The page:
Evaluation of efficacy and safety of intralesional bleomycin in the treatment of common warts: Results of a pilot study
Vikram K Mahajan
Department of Dermatology, Venereology and Leprosy, Dr. R. P. Government Medical College, Kangra (Tanda) - 176 001, Himachal Pradesh
|How to cite this article:
Singh Mehta KI, Mahajan VK, Chauhan PS, Chauhan S, Sharma V, Rawat R. Evaluation of efficacy and safety of intralesional bleomycin in the treatment of common warts: Results of a pilot study. Indian J Dermatol Venereol Leprol 2019;85:397-404
Background: This study evaluated the efficacy and safety of intralesional bleomycin in the treatment of common warts in 50 (32 men, 18 women) patients aged between 14 and 80 (mean ± SD, 28.5 ± 13.27) years.
Methods: The warts were present over dorsal hands, feet, palms, soles and periungual skin for 1 month to 10 years. They were infiltrated with bleomycin (1 mg/ml) till blanching. The total cumulative dose did not exceed 2 mg in one session. The treatment was repeated after paring of eschar at 2 weeks in case there was no or partial response. The patients were reviewed at 4, 12 and 24 weeks for cure, adverse effects or recurrences and outcome satisfaction levels.
Results: Complete cure without recurrence occurred in 40 (80%) patients and partial response occurred in 7 (14%) patients at the end of the 24-week study period. Three patients did not complete follow-up. No major systemic or local adverse effects other than injection site pain for 2–3 days were noted. All cured patients were very satisfied (Likert scale 5).
Conclusion: Intralesional bleomycin appears to be an effective and safe treatment for common warts including palmoplantar and periungual warts. It carries the advantage of low dose, no significant adverse effects and high patient satisfaction. Small number of patients, lack of a control group, comparing different bleomycin concentrations and a short follow-up are a few limitations of this study. Better designed studies are warranted for this useful treatment modality.
Common warts or verrucae vulgares are hyperkeratotic papillomas caused by human papilloma virus infection. They occur more frequently over hands of children and young adults, but may be located on any cutaneous or mucosal surface. Although spontaneous recovery is possible, it usually takes a long time, even years and remains unpredictable. However, some patients may not show any tendency toward spontaneous clearance and require active intervention. However, no single treatment has proved to have 100% efficacy and most therapies for common warts remain unsatisfactory. Treatment options include destructive or surgical procedures such as cauterization with salicylic acid, podophyllotoxin, trichloroacetic acid, formaldehyde, 5-flurouracil and photodynamic therapy. Surgical methods such as cryosurgery, laser ablation, electrocautery, and surgical excision are often painful, may cause scarring, have inconsistent results and recurrences are high especially in peirungual warts. Treatment with immune modulators such as contact sensitizers, imiquimod, intralesional interferons and oral levamisole, cimetidine or zinc sulfate has been tried with variable success.,,, Immunotherapy using different antigens (autogenous vaccine, Candida antigen, mumps antigen, trichophytin skin test antigen, tuberculin, Bacille Calmette Guerin (BCG) vaccine, measles-mumps-rubella (MMR) vaccine, and Mycobacterium w vaccine) too has been used with variable outcome.,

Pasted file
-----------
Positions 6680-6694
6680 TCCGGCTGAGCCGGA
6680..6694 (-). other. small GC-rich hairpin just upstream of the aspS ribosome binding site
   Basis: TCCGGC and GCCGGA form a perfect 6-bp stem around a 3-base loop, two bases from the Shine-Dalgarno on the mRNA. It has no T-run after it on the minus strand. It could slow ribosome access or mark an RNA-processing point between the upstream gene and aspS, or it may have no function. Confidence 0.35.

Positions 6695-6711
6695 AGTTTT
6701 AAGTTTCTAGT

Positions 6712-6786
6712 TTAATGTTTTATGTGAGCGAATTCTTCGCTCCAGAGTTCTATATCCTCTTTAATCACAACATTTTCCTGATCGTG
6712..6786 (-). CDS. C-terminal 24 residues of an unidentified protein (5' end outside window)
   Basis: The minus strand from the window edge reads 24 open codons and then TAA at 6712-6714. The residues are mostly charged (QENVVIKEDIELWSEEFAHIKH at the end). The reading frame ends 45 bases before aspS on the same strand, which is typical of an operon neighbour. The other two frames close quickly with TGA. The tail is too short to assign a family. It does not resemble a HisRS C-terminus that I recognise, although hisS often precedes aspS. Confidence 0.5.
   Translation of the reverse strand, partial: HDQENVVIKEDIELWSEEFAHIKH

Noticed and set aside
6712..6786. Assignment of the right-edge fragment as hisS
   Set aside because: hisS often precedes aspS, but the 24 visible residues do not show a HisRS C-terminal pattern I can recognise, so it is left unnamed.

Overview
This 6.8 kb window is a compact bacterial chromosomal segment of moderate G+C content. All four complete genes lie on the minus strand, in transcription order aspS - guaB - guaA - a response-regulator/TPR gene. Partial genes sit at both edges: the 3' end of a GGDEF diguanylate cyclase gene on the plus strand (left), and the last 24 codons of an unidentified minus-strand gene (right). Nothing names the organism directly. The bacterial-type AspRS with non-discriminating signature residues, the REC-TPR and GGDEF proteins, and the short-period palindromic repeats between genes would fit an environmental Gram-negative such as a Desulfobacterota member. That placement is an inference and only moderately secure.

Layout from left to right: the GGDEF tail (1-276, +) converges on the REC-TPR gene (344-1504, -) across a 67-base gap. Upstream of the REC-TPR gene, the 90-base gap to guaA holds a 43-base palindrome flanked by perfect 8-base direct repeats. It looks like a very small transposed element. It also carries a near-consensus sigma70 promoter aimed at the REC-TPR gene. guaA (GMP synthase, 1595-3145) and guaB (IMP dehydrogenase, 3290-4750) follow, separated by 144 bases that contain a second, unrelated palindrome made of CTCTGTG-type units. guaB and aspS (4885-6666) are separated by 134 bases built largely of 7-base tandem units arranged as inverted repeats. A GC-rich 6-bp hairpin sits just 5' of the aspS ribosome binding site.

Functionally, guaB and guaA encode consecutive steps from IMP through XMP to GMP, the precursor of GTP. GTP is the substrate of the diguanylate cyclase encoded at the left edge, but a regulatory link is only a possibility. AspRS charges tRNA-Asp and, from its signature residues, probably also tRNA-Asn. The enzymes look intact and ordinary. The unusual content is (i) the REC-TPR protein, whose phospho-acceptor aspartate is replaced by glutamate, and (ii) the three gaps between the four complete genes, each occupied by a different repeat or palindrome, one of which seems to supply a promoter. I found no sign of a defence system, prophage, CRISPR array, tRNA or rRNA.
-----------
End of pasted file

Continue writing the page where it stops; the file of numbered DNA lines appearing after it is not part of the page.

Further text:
Bleomycin, an antibiotic derived from Streptomyces verticillus, selectively affects squamous cells and reticuloendothelial tissue. It inhibits DNA and protein synthesis, triggers apoptosis, causes acute tissue necrosis and stimulates an immune response. Different methods such as intralesional, sublesional, perilesional and translesional multipuncture techniques for bleomycin delivery have been used with almost equal efficacy.,,, In the translesional multipuncture technique, a frequently favored method, bleomycin is dropped over the wart and pricked into by using Monolet™ needle. The exact amount of bleomycin delivered into the lesions may vary as some amount of the drug remains over wart surface with resulting wastage, and this specialized needle is not widely available. Hence, we evaluated the efficacy and safety of intralesional bleomycin for treating common warts including palmoplantar and periungual warts which remain difficult to treat because of poor therapeutic response to other modalities.
This open label, uncontrolled, non-randomized study was conducted after approvals from Institutional Scientific Protocol Review Committee and Institutional Ethics Committee (Rgn no ECR/490/Inst/HP/2013) and registration with Clinical trial registry (CTRI No. REF/2017/01/013135). Fifty consecutive patients having common warts over dorsal hands, feet, palms, soles and periungual skin were enrolled irrespective of number and duration of warts or previous treatments. Pregnant and lactating women, children ≤12 years, patients with apparent skin infection, abnormal hepatorenal functions, Raynaud's phenomenon, peripheral vascular disease or immunosuppression were excluded.